Cradle to cradle

Cradle to cradle, also known as C2C, was developed by William McDonough and Micheal Braungart. They introduced this different way of thinking about and designing sustainable solutions in the form of processes and products. In short, this concept is thus about products that can be infinitely reused or that can be harmlessly degraded. The principles of cradle to cradle are the reuse of solar energy, honouring biodiversity and the idea that waste is food. The core of this philosophy is thus that materials used in one product are reused in a high-quality manner in the next product, either in a technical cycle or in a biological cycle.

The biological and technological cycles must thereby be separated. An explicit distinction is made between biological and technological materials. Technological materials include all synthetic materials. Through this principle of the label, materials are processed in a separate cycle. Since waste is also food, it must not be toxic. The rest, on the other hand, must be able to be reused in a technological cycle. C2C uses renewable energy. So products must be made from material that has already been used. Cradle to cradle should add value instead of reducing it. The idea behind it is that a positive footprint should always be left behind. Materials should be healthy and reusable, production should be via renewable energy and cradle to cradle should provide (clean) water and social fairness. When these requirements are met, it can reduce risks, increase product value, reduce costs and create new profits around material flows.

At the forefront of this theory is improving the circularity of products and society. For this, it is especially important to develop products very well and develop them intelligently. This is done by avoiding harmful raw materials, allowing substances to stay in their biological or technological cycles and preventing mixing of substances. So it is made so that it is easy to take apart and products use circular raw materials.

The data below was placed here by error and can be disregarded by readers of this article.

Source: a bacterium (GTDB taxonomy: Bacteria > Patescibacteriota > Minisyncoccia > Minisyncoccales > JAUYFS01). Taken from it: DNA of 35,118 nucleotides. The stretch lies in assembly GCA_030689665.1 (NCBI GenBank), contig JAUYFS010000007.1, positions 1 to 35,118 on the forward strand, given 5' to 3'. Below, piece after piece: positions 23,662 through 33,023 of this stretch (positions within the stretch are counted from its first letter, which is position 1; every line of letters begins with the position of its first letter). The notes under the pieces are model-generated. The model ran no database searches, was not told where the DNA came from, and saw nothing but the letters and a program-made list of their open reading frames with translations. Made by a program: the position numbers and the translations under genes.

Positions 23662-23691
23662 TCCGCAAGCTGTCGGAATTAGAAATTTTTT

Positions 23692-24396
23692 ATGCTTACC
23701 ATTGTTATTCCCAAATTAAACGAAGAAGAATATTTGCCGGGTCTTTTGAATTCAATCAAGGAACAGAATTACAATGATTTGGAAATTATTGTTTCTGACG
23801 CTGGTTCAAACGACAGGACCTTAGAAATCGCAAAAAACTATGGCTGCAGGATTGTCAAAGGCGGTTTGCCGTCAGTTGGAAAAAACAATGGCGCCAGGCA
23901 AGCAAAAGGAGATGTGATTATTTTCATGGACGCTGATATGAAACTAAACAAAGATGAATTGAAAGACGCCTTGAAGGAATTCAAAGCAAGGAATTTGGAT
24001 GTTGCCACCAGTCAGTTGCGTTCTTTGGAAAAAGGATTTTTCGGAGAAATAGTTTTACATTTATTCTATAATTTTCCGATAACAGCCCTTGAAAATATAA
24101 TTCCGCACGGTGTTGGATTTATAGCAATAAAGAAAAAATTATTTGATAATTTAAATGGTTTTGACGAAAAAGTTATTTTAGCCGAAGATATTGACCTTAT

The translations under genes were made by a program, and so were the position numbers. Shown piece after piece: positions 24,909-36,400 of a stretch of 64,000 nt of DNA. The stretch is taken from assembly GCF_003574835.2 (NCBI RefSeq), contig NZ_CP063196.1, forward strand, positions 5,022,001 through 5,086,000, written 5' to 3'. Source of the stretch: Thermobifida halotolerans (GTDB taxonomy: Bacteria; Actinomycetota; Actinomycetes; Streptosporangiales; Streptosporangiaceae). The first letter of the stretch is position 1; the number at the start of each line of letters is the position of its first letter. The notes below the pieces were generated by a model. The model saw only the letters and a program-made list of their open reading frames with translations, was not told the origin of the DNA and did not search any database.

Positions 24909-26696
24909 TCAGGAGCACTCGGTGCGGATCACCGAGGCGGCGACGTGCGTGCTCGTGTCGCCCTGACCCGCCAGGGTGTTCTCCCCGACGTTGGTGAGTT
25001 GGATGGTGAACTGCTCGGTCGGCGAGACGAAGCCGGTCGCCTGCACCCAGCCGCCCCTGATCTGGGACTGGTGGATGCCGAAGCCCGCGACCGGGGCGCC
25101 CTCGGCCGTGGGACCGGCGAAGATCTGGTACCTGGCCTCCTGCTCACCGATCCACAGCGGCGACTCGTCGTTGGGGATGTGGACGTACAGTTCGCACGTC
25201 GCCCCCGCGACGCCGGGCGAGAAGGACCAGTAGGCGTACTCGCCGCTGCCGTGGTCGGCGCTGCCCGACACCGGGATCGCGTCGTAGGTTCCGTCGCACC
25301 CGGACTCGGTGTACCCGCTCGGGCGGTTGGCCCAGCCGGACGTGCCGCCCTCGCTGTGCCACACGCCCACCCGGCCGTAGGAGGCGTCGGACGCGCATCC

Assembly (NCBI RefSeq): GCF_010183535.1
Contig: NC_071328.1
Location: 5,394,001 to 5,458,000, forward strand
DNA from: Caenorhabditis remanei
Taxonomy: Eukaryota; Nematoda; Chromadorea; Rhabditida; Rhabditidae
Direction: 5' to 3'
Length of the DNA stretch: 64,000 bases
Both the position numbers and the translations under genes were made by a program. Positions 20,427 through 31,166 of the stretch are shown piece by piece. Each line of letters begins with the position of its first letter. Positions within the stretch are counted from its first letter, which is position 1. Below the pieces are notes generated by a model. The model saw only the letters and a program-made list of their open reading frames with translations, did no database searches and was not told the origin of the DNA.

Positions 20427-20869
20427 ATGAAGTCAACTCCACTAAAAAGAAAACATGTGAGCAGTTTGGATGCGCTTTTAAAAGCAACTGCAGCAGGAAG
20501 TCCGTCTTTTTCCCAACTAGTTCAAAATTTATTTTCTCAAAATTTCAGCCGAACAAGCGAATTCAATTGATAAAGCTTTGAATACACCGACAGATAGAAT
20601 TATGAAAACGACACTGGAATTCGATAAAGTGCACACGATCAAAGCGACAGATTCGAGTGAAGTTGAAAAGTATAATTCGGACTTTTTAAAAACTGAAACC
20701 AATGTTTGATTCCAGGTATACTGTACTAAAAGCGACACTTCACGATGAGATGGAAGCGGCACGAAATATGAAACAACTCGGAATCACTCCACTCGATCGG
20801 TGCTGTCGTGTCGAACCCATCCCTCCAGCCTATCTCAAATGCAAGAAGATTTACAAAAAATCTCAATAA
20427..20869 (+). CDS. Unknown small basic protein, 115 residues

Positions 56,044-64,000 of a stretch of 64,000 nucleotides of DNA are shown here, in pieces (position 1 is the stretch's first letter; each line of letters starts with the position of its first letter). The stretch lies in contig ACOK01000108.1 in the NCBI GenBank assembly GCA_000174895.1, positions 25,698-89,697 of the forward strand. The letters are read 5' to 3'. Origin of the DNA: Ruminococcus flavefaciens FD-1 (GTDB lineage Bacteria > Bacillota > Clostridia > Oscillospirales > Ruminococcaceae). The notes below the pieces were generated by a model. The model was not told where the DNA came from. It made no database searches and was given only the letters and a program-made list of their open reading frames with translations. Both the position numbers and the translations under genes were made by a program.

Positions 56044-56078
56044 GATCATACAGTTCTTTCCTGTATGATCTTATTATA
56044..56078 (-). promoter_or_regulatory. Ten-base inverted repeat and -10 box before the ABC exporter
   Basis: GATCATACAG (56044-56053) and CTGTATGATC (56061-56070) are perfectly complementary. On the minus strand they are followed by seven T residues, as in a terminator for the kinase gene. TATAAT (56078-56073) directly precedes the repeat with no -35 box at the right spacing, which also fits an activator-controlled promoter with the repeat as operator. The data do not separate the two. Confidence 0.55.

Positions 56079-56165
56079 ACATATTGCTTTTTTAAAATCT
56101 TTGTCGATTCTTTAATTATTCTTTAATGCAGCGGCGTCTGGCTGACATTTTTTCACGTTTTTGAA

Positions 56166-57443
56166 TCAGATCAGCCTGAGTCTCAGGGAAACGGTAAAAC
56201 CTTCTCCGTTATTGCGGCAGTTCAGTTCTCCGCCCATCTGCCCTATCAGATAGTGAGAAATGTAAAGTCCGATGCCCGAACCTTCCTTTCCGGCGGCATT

Next, production should be intelligent by using renewable energy, utilising the entire chain to close cycles, using local opportunities, using people optimally and respecting them (leading to less disease outages). Production should avoid wasting energy and raw materials. In this, waste is seen as food. It is therefore important that raw materials do not lose value when reused or recycled. Therefore, upcycling is used, where normally downcycling happens when recycling items. Downcycling means that the raw material loses value and cannot be reused again, for example. Cradle to cradle takes care of that.

Finally, intelligent marketing is needed to achieve the cradle to cradle label. This is done by selling not the ownership of the product, but the used of the product, and by creating a new market for used materials so that waste disappears.

The hallmark has five levels of sustainability, namely basic, bronze, silver, gold and platinum. Companies and products are divided into these categories through an assessment on the composition of materials, the possibilities of reusing these materials, the use of renewable energy, sustainable water management and social justice. The assessment differs per product group. Once every two years, an independent agency carries out an audit of these criteria.

At Carel Lurvink, you will find many products by BlackSatino, among others, that use the cradle to cradle concept.